Afro America Newspaper

Frances L. Murphy II

( – Black Press matriarch Frances L. Murphy II, called an “Uncrowned Queen,” and known affectionately as “Frankie Lou,” recently died in Baltimore of a rare form of cancer. She was the granddaughter of former slave and Civil War veteran John H. Murphy Sr., who founded the Afro American newspaper in 1892.

Mrs. Murphy grew up in the family business. She delivered papers in her Baltimore neighborhood to customers like author and NAACP founder W.E.B. Du Bois. She worked her way up from reporter to publisher of the Washington Afro American. Mrs. Murphy died Nov. 20. She was 85-years-old.


“She was a member of the Murphy family, but she didn’t act like a family member,” explained Askia Muhammad, news director for WPFW in Washington, D.C., and Final Call senior staff writer. “She acted like a journalist with the same integrity in telling the truth about the Black community. She was quite a role model.”

While many news organizations were writing the sordid details of then Mayor Marion Barry’s run-in with drugs, she chose to write stories that “set the record straight.”

“Yes, we go out of our way to bend over backwards to give him the benefit of the doubt, because so many others are bending the other way,” she said in 1990 at a Capital Press Club forum.

The Afro American is a legendary Black newspaper. It had up to 10 editions around the country. Mrs. Murphy was publisher of the Washington edition. At its height, the Afro, the Chicago Defender, the Pittsburgh Courier and Muhammad Speaks were the major papers of record for the Black community.

“Without the Black press, many of the things that have happened would never have happened. We say that there’s a record of almost everything that went on because of the Black press. And an accurate record,” she said, according to the Washington Post.

John Oliver, publisher and chairman of the board of the Afro, said Mrs. Murphy made a difference in everything she touched. She was also his cousin.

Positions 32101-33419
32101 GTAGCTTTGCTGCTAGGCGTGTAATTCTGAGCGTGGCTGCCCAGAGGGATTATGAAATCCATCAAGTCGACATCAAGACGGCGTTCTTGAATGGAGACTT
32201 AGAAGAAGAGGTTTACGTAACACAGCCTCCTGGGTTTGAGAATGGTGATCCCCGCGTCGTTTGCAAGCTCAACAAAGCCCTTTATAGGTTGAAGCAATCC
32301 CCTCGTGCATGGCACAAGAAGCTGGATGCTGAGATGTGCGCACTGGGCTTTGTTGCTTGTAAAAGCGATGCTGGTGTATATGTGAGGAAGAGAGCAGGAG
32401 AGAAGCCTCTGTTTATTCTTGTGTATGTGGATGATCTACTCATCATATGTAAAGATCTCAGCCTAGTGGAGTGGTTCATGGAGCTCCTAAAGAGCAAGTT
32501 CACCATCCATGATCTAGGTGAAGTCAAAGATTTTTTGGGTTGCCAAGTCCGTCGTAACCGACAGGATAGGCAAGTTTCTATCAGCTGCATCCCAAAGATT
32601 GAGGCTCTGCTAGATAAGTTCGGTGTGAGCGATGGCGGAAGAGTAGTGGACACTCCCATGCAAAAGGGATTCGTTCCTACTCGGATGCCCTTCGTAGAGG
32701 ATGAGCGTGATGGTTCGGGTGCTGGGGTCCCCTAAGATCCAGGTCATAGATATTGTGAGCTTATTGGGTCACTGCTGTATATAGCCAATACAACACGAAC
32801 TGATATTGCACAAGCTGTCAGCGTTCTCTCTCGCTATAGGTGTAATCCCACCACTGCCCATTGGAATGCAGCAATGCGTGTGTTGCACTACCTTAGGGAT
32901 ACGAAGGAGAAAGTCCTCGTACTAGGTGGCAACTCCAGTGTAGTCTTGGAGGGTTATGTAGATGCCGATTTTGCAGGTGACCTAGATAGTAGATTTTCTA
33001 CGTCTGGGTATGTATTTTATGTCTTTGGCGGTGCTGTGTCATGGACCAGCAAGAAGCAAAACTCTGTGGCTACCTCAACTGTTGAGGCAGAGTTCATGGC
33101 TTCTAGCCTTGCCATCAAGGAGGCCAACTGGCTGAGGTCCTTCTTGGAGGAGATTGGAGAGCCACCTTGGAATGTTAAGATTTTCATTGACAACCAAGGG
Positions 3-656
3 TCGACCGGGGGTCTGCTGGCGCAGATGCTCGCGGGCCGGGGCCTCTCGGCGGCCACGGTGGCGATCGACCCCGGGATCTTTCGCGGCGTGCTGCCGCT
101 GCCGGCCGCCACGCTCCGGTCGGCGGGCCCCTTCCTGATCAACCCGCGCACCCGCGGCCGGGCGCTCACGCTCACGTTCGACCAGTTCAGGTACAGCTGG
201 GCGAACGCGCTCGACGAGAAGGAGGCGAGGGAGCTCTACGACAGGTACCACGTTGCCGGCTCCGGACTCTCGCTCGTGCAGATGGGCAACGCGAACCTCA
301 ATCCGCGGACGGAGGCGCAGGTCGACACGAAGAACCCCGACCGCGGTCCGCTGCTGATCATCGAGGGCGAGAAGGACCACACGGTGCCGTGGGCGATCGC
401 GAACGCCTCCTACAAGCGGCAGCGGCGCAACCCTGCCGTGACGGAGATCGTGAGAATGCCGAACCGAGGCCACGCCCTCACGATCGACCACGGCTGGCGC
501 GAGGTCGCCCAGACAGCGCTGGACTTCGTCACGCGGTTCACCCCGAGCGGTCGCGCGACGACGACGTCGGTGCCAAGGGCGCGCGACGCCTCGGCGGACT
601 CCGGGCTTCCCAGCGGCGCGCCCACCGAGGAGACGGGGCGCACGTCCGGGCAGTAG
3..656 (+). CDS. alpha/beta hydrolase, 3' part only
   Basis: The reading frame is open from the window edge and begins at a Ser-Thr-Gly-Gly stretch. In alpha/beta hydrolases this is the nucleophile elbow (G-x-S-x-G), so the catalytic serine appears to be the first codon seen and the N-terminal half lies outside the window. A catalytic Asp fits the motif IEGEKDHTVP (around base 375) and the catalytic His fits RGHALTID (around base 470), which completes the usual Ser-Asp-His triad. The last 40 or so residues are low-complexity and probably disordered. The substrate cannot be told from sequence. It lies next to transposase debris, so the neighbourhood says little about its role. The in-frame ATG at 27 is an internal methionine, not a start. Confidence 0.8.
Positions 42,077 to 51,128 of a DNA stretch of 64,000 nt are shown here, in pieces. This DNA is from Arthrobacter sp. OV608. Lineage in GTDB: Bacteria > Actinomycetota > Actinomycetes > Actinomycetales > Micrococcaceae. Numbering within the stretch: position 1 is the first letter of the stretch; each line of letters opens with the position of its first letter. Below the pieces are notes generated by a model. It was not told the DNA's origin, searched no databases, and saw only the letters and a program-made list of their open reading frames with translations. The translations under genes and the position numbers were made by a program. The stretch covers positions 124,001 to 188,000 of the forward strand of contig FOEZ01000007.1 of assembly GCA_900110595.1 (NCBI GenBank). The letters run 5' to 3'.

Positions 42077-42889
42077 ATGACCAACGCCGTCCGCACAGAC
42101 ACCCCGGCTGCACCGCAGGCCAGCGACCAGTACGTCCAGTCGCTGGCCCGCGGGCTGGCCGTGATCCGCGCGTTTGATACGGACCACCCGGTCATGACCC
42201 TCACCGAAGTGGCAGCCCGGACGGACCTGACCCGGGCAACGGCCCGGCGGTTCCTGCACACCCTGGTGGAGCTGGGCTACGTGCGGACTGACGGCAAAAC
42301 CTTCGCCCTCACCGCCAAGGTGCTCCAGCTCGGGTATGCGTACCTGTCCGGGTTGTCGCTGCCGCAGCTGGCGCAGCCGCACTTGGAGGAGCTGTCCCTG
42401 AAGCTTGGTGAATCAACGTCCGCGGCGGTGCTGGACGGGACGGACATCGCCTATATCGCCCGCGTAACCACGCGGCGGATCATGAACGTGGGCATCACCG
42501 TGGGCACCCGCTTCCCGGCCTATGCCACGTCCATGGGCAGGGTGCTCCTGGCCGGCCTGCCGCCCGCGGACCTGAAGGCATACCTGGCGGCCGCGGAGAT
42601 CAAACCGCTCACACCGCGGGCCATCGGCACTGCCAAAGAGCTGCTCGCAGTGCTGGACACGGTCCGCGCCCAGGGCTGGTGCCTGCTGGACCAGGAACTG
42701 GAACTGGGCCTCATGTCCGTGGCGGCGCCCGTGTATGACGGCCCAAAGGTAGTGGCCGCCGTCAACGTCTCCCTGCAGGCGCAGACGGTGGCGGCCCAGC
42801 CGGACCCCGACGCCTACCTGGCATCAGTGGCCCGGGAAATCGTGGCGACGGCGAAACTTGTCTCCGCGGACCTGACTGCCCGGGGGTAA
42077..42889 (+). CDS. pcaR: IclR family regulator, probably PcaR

“Mrs. Murphy’s contribution to this newspaper, the world of journalism and the African American community will last well beyond her lifetime,” Mr. Oliver said. “Her action-based news coverage, leadership and community involvement has transformed the culture of news in a way that today’s journalists and journalism students can appreciate.

“As we continue to move this newspaper toward greater community involvement, we will certainly recognize the spirit of Frankie as being very much still with us.”

Mrs. Murphy had three children: the Rev. Frances “Toni” Draper and Dr. James Wood, both of Baltimore, and Susan Barnes of Biloxi, Miss.; and a stepchild, David Campbell of Columbia, Md. She has 17 grandchildren and six great grandchildren.

At age 85, Mrs. Murphy wrote a weekly column called “If You Ask Me.” She was the daughter of Carl and Vashti Turley Murphy, a co-founder of Delta Sigma Theta Sorority, Inc., and a leader in the sorority.

In 1995 while many opposed the Million Man March, she was one of its ardent supporters. She also taught journalism and mentored reporters who went on to work for the Washington Post, the Washington Times, Atlanta Journal Constitution, teach journalism at the college level and have successful careers in public relations.